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Role of oxidative stress in age-associated chronic kidney pathologies.

Advances in chronic kidney disease

Oxidative Stress, Aging, Animals, Cell Death, physiology, Humans, Kidney Failure, Chronic, pathology

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      Abstract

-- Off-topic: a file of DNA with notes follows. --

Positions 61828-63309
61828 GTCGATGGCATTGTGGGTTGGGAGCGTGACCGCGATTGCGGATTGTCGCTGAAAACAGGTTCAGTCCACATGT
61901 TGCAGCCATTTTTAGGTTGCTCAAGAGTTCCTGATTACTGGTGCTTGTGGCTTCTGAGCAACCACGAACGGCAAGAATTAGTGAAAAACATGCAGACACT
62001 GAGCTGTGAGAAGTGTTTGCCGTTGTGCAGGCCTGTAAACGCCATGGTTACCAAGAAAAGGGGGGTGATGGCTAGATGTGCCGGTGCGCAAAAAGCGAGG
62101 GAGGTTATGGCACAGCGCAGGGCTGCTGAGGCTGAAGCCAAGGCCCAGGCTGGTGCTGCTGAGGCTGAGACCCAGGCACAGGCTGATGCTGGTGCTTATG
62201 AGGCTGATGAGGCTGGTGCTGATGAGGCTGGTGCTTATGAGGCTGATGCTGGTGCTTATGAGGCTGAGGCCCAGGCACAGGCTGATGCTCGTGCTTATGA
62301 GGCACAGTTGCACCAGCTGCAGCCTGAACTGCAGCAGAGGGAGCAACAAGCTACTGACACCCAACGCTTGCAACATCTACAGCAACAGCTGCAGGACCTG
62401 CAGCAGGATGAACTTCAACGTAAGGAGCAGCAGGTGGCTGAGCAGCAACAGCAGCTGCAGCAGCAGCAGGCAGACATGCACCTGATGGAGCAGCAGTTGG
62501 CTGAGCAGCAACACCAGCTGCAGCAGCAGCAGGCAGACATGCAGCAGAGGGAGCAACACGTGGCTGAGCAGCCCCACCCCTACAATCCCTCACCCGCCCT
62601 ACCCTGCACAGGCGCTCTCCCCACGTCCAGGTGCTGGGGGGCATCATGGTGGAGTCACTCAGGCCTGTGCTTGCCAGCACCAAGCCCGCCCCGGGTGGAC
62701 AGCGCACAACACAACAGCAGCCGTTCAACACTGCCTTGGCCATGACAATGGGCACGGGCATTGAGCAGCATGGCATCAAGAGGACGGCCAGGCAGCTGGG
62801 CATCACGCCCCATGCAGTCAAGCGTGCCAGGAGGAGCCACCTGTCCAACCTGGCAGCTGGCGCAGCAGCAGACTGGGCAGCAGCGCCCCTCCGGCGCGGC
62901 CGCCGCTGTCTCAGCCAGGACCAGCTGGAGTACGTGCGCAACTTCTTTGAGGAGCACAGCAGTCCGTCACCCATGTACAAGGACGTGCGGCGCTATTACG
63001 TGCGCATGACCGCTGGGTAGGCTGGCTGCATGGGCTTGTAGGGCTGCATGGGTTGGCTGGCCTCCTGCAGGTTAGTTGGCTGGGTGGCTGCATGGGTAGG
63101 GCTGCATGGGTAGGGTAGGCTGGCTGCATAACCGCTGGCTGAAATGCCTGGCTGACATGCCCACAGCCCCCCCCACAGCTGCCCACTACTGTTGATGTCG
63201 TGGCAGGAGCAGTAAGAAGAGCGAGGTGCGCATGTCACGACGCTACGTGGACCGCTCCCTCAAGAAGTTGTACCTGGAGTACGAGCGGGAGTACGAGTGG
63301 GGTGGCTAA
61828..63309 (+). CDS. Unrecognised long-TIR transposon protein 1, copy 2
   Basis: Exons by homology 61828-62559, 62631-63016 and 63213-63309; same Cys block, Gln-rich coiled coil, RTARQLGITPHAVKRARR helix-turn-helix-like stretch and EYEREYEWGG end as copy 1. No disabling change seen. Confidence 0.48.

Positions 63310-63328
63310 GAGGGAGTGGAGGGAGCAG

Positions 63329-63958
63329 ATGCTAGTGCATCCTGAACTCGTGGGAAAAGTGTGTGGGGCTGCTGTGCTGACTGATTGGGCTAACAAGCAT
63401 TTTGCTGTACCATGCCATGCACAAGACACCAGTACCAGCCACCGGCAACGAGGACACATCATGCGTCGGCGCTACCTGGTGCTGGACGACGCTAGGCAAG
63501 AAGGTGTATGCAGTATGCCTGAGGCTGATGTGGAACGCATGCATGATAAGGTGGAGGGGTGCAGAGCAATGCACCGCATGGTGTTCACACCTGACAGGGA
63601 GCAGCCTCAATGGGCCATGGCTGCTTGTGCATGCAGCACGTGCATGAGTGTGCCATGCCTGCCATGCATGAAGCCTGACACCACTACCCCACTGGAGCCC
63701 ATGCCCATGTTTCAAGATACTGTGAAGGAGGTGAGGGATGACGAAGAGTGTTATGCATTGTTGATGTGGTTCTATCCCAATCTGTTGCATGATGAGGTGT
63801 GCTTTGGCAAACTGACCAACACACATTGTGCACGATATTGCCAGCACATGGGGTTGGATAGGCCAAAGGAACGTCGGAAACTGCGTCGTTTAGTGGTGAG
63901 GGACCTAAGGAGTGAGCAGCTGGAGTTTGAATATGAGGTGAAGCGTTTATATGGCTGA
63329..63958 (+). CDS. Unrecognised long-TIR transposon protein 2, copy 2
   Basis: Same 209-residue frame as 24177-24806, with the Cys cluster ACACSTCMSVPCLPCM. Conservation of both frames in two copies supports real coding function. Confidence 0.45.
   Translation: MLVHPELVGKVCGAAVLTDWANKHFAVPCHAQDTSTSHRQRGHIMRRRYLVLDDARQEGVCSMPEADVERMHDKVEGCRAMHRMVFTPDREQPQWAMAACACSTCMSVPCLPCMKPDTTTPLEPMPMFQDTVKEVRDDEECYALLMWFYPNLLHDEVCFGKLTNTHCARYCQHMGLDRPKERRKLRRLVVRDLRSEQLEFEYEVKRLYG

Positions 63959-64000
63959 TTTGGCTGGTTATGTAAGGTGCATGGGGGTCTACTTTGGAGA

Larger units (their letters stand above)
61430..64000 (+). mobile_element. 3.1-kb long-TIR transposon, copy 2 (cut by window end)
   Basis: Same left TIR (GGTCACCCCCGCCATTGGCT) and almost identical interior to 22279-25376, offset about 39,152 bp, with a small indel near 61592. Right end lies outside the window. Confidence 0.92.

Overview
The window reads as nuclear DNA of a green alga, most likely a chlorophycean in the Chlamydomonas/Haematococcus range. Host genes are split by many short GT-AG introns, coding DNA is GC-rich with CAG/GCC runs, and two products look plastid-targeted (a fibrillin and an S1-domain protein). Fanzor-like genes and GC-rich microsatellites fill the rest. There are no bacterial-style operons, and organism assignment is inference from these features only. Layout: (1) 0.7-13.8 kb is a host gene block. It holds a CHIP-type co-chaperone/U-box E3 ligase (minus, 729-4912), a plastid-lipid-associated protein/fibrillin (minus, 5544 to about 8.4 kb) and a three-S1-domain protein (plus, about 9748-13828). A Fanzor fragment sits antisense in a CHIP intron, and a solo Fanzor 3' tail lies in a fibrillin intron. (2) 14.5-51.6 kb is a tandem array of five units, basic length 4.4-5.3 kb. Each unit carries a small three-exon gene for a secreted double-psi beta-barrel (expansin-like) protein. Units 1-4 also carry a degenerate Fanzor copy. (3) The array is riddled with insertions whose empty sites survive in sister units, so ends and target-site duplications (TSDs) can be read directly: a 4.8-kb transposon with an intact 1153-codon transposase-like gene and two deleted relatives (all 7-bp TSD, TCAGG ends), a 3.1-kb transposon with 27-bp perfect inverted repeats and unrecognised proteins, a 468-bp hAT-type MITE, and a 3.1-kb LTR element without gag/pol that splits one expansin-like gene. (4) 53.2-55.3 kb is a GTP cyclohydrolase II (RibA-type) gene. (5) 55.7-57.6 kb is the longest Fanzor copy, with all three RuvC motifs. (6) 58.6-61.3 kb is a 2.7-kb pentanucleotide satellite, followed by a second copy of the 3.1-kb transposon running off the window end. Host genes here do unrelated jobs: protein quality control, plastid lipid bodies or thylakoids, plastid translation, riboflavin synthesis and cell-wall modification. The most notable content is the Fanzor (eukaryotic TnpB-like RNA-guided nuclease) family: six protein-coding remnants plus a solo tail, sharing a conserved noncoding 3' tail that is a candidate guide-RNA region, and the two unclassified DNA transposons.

The kidneys exhibit age-associated deterioration in function via a loss of 20% to 25% kidney mass, particularly from the renal cortex and increased fibrosis. Oxidative stress has been found to mediate age-associated renal cell injury and cell death, particularly apoptosis. Oxidative stress results from an imbalance between the levels of free radicals generated during aerobic metabolism, inflammation, and infection and the safe breakdown of these species by endogenous and exogenous scavengers. Other factors may influence these pathologies. For example, growth hormone and caloric restriction have been shown to influence life span, although neither method of prolonging life is likely to find general acceptance in humans. Some genetic knockout models offer promise; for example, knockout of the p66 isoform of the Shc gene in mice increases life span by 30%, but appetite, size, and fertility are retained. Whether the increase in life span is via increased kidney health is not yet clear, but decreasing the age-related renal pathologies will no doubt aid in increasing life span and health in general. This review looks at the role and modulation of factors that influence life span, in particular modulation of oxidative stress, with particular relevance to age-related renal pathologies.

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